This article needs additional citations for verification. Please help improve this article by adding citations to reliable sources. Unsourced material may be challenged and removed.Find sources: "The Monster Club" – news · newspapers · books · scholar · JSTOR (February 2008) (Learn how and when to remove this template message)
The Monster Club
The Monster Club.jpg
Spanish theatrical release poster
Directed byRoy Ward Baker
Written byEdward Abraham
Valerie Abraham
Produced byMilton Subotsky
StarringVincent Price
Donald Pleasence
John Carradine
Stuart Whitman
CinematographyPeter Jessop
Edited byPeter Tanner
Music byDouglas Gamley
Chips Productions
Sword and Sorcery Productions
Distributed byITC
Release date
2 April 1981
Running time
97 minutes
CountryUnited Kingdom

The Monster Club is a 1981 British anthology horror film directed by Roy Ward Baker and starring Vincent Price and John Carradine. An anthology film, it is based on the works of the British horror author R. Chetwynd-Hayes. It was the final film from Milton Subotsky, who was best known for his work with Amicus Productions; Amicus were well known for their anthologies, but this was not an Amicus film. It was also the final feature film directed by Baker.



A fictionalised version of author R. Chetwynd-Hayes (John Carradine) is approached on a city street by a strange man (Vincent Price) who turns out to be a starving vampire named Eramus. Eramus bites the writer, and in gratitude for the small "donation", takes his (basically unharmed but bewildered) victim to the titular club, which is a covert gathering place for a multitude of supernatural creatures. In between the club's unique music and dance performances, Eramus introduces three stories about his fellow creatures of the night.

The Shadmock

A young, financially struggling woman (Barbara Kellerman) takes a job at a secluded manor house owned by Raven (James Laurenson), a hybrid creature called a Shadmock, who leads a troubled and tragic existence and is notorious for its demonic whistle. As time goes by, the girl, Angela, develops a friendship with the mysterious Shadmock, and he eventually proposes to her. Alarmed, Angela refuses, but her controlling boyfriend (Simon Ward) forces her to go through with it to gain the Shadmock's vast wealth. On the night of the engagement party, Angela is caught robbing the Shadmock's safe and screams that she could never love him. Heartbroken, the Shadmock whistles and destroys Angela's face. Her boyfriend is driven insane and locked away in an asylum upon seeing her.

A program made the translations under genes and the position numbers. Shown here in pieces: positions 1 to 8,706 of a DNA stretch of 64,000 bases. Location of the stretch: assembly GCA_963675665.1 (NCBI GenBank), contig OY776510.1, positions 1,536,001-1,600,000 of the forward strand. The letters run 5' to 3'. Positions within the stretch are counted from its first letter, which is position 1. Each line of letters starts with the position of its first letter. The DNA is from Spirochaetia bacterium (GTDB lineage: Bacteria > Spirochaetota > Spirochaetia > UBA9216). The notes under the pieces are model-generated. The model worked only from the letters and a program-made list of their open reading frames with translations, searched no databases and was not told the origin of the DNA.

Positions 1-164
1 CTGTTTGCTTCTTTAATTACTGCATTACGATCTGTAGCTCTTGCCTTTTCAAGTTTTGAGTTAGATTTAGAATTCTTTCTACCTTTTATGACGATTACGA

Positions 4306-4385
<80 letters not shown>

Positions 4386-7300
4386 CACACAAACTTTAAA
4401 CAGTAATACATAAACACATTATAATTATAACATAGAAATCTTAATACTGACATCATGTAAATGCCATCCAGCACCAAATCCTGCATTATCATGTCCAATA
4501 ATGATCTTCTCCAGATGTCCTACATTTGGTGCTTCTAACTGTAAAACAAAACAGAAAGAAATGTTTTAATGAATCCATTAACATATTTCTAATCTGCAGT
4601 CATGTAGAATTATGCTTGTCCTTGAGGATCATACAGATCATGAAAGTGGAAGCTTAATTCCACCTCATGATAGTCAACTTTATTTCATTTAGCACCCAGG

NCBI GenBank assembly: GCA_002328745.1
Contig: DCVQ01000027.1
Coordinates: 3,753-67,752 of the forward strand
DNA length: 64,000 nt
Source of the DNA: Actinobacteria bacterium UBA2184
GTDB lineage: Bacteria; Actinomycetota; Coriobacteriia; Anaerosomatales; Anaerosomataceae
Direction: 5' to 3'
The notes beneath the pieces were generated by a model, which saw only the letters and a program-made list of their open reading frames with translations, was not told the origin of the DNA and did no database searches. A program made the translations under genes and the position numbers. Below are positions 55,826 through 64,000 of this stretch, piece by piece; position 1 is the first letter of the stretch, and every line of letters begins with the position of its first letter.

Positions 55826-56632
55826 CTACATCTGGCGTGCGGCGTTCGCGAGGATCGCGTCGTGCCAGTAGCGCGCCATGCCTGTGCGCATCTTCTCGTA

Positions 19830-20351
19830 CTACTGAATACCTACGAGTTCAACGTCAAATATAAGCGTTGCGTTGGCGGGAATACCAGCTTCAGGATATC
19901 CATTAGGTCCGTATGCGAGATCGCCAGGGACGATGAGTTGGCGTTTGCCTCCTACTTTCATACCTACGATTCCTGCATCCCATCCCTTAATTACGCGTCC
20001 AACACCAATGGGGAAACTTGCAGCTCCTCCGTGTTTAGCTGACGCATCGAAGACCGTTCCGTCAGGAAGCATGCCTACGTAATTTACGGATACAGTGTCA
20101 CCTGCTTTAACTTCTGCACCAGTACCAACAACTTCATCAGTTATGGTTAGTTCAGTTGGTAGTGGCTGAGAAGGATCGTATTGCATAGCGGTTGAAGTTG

The Vampires

The timid son (Warren Saire) of a peaceable family of vampires lives a miserable, lonely life where he is bullied at school and his father (Richard Johnson) spends little time with him. The son discovers his father is a vampire, being relentlessly, if ineptly, hunted by a team of bureaucratic undead-killers, The Blini or B-Squad, led by Pickering (Donald Pleasence). The hunters break into the house and stake the vampire father, but the tables are turned when the father bites Pickering, meaning that he will now have to be staked by his own assistants. A chase ensues, and Pickering is staked. After his men take his body away, the timid son and his mother (Britt Ekland) return to the basement to find that the father faked his death using a stake-proof vest filled with tomato ketchup.

The Ghouls

A movie director (Stuart Whitman) scouting locations for his next film pays a horrifying visit to an isolated, decrepit village, Loughville, where the sinister residents refuse to let him leave. He discovers to his horror that the village is inhabited by species of corpse-eating demons called ghouls who unearth graves for food and clothes. And now there are no more graves to plunder, and the ghouls are hungry for flesh. While imprisoned by the ghouls, he meets Luna (Lesley Dunlop), the daughter of a ghoul father (Patrick Magee) and a deceased human mother, making her a Hum-ghoul. Luna advises him to hide in the church, as ghouls cannot cross holy ground. Whilst in the church, the director discovers the terrifying truth of Loughville; centuries before, a swarm of ghouls invaded the village, mated with the humans, and made their nest there. With the aid of Luna, the director attempts to escape and almost succeeds - only for Luna to be killed by the ghouls and the director captured again and returned to the village by ghoul policemen.